There are many wild and exaggerated stories about snoring. It is one of those things that are treated very much as a source for comedy. However if you snore regularly or are the partner of someone who does, you will know that it is far from amusing. Snoring can be very disruptive not only to your sleep but to your daily life. There are the potential for serious health problems, lack of alertness, mental health issues and a poor quality of life. These issues can affect both the snorer and their partner equally.
I Never Snore!
How do you know? As Mark Twain’s Tom Sawyer said ‘There ain’t no way to find out why a snorer can’t hear himself snore‘. The truth of the matter is that nearly everyone snores at some time or other. Most people only find out that they snore if someone is ‘˜kind’ enough to tell them. While some people snore regularly most people for a variety of reasons snore occasionally.
Men Usually Snore While Women Rarely Snore
Looking at people who snore regularly, about 40% of men do snore regularly but 24% of women are also frequent snorers. When a woman becomes pregnant she is more likely to snore, although after the pregnancy the snoring will tend to drop back to the 24% level. Interestingly between 10 to 12% of children snore.
Alcohol Makes You Snore
While this is true, it is not so much the alcohol that make you snore, it is the way that it relaxes your muscles. When you become more relaxed the likelihood of your tongue relaxing in your throat increases causing a partial blockage. It is the air forcing its way past the blockage as you breathe that causes the sound. A similar increase in snoring will happen with anything that you take that cause a relaxation of muscles. Many drugs, prescription and others, can cause muscles to relax. Many antihistamines can result in snoring.
Being Overweight Makes You Snore
This is not really accurate. Having excess fat can cause a person to snore, it depends where on the body the fat is. What tends to make people snore is an excess of fat around the neck, especially internal fat which may not necessarily be visible externally. This helps exacerbate the restriction in the airways leading to the snoring sound.
Snoring is Inconvenient but Nothing More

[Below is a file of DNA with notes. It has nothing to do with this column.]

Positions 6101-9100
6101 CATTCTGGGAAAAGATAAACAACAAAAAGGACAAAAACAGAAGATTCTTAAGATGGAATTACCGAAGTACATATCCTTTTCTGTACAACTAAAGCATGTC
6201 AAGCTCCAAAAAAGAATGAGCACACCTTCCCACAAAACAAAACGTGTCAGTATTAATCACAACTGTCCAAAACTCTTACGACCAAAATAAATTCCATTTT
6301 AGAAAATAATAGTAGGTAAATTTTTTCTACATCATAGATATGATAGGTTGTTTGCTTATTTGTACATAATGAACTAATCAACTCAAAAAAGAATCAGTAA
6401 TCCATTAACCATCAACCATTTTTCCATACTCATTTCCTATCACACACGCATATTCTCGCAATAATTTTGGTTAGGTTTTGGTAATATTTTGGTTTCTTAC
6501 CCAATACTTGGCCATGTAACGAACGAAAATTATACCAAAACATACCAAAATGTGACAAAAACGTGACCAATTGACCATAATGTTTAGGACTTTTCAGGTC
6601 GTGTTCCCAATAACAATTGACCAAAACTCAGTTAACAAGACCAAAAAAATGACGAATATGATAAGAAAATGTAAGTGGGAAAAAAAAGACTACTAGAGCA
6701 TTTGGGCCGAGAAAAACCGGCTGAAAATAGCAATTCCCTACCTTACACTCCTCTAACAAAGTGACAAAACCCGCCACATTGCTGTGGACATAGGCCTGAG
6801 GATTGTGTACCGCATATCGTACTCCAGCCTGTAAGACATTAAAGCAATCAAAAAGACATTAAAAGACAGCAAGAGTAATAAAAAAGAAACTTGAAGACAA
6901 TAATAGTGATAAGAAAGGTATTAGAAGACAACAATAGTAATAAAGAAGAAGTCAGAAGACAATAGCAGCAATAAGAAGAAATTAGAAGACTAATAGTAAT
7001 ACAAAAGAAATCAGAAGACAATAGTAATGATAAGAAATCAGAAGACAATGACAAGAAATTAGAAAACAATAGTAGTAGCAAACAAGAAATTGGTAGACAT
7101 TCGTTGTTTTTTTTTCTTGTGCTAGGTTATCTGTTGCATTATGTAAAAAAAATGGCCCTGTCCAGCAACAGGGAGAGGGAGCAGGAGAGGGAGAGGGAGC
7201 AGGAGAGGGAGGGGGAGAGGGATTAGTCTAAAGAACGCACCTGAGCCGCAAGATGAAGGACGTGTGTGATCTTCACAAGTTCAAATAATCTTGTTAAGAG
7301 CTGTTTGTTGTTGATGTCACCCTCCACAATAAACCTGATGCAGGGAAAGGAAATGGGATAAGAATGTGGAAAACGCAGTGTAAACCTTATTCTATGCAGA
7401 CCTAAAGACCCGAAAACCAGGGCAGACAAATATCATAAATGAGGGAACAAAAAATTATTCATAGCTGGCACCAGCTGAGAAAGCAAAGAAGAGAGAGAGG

Occasional snoring can be inconvenient, such as when you have a cold, but regular snoring has health implications, some of them which can be serious. The obvious result of snoring is disrupted sleep, both for you and whoever shares your bed. 50% of people suffering from Obstructive Sleep Apnea (OSA) have high blood pressure, while only 25% of people with high blood pressure have OSA. Regular snorers are 5 times more likely to develop hypertension, have heart disease, have a stroke, develop type 2 diabetes and have high cholesterol than someone who only snores occasionally.
Sharing a Bed with a Snorer
A survey carried out by the Australian Sleep Health Foundation found that the partners of snores reported in 56% of cases there was a negative impact on their health and wellbeing. While over 40% said that their partners snoring affected their alertness and general mood. 23% suggested that the sound of mating possums (this was an Australian survey) was more bearable that their partners snoring. After snoring treatment it was found that the physical and mental health of partners of snorers improved significantly.
Snoring is Hereditary
It has been that reported 70% of snorers have a familial link. This is one of those figures that can be misleading when not looked a more closely. The simplistic view that is if a parent snored that you are likely to snore in 7 out of 10 cases and there is nothing that can be done about it. What is not said is the reasons behind the snoring. If it is due to lifestyle that your parent snored and you have a similar lifestyle then, yes there is a good chance that you may snore. However, if your lifestyle differs from the snoring parent i.e. not smoking, not overweight, only drink alcohol moderately there is no reason why you should snore.
Treating Snoring Can be Complicated and Expensive
Many people believe that the only way to treat snoring is by either having surgery of wearing a face mask that pumps air in to you as you sleep. This is a common myth. In the vast majority of cases stopping snoring can be solved by yourself. Unless there are medical reasons why you should have surgery or need a positive pressure mask for sleeping there are a number of home remedy devices that, although they will not ‘˜cure’ your snoring they will in most cases stop you snoring. These work in one of two ways. Firstly there are Mandibular Adjustment Devices (MAD) that you wear while you sleep. A MAD slightly eases the position of the lower jaw slightly forward. This has the effect of lessening the chances of the tongue falling back and blocking the airway. The second type attach to the tongue by suction and then there contoured flange which fits outside the mouth and holds the tongue forward helping to keep the airway open in a similar way to a MAD. Both of these are quite sophisticated designs which should not be confused with cheap bits of plastic which do not work.
Some Slightly Interesting Facts about Snoring
In 1997, during a divorce case in Iran, the wife admitted drugging her husband after they were first married so he would not know that she snored.
Snoring originally meant the same as snorting, referring to the sound an animal makes. Shakespeare first used it as a verb to refer to the sound that humans make in The Tempest; ‘Thou do’st snore distinctly, There’s meaning in thy snores’
The sound of snoring can reach up to 100 dB, compared to a pneumatic road drill that reaches between 70 to 90 dB
As people age the likelihood of them snoring increases but once men reach age 70, the percentage of men who snore decreases. It does not say if this is due to snorers being less healthy and not living as long as non-snorers.